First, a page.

Filmmaker Oliver Stone's upcoming Hollywood movie about NSA whistleblower Edward Snowden may violate U.S. federal laws that prohibit profiting off his crimes, according to a legal watchdog group.
"Snowden," the story of a Booz Allen Hamilton analyst who leaked top-secret information then fled to Russia in 2013, is expected to show Snowden in a favorable light.
The National Security Agency contractor's disclosures exposed government surveillance of U.S. citizens and others around the globe through widespread access to phone records and programs like PRISM, which gave access to Americans' Google and Yahoo accounts if approved by a court.
But the watchdog group Judicial Watch contends that if Snowden indeed violated his secrecy agreement, it's illegal to profit off of those crimes, for example, with a blockbuster Hollywood movie.
Judicial Watch said it has "launched an investigation" and requested Freedom of Information Act records to determine whether the Department of Justice should "confiscate all money made" as a result of Snowden's acts.
“Officials in position to know said good people have already lost their lives thanks to Snowden," said University of Virginia law professor Robert F. Turner, who was counsel to the White House's Intelligence Oversight Board, according to Judicial Watch. "Countless more are likely to lose theirs now that our enemies know our most closely guarded sources and methods of communications intelligence collection. ... When all of the smoke clears, it may very well be proven that Snowden is the most injurious traitor in American history.”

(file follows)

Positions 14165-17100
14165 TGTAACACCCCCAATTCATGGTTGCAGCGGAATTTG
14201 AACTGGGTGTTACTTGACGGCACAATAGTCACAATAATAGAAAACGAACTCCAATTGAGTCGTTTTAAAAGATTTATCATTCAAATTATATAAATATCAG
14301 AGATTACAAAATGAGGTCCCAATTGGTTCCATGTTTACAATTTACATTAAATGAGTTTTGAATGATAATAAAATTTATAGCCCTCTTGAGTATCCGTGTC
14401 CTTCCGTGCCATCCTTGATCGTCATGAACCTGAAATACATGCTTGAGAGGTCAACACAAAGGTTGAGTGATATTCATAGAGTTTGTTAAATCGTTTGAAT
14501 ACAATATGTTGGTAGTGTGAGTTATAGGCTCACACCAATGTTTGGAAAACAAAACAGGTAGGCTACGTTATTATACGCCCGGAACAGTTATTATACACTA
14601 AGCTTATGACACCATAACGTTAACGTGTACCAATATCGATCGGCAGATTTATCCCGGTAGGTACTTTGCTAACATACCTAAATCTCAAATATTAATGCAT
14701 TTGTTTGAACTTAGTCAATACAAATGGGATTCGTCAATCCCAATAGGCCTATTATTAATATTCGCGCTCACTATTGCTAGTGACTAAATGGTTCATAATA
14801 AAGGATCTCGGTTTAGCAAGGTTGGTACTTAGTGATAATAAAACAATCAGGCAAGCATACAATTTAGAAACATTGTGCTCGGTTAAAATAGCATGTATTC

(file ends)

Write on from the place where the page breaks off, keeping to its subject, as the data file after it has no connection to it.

Stone's movie follows the Oscar-winning 2014 documentary "Citizenfour," which included interviews with Snowden in a hotel in Hong Kong. Both Stone and "Citizenfour" director Laura Poitras met with Snowden abroad, and Stone has said publicly that he intentionally filmed "Snowden" in Munich because it was too dangerous to film in the U.S.
The "Snowden" movie stars Joseph Gordon-Levitt, and will debut in the U.S. on Sept. 16. The movie's trailer, which came out in April, portrays Snowden and his disclosures as heroic.
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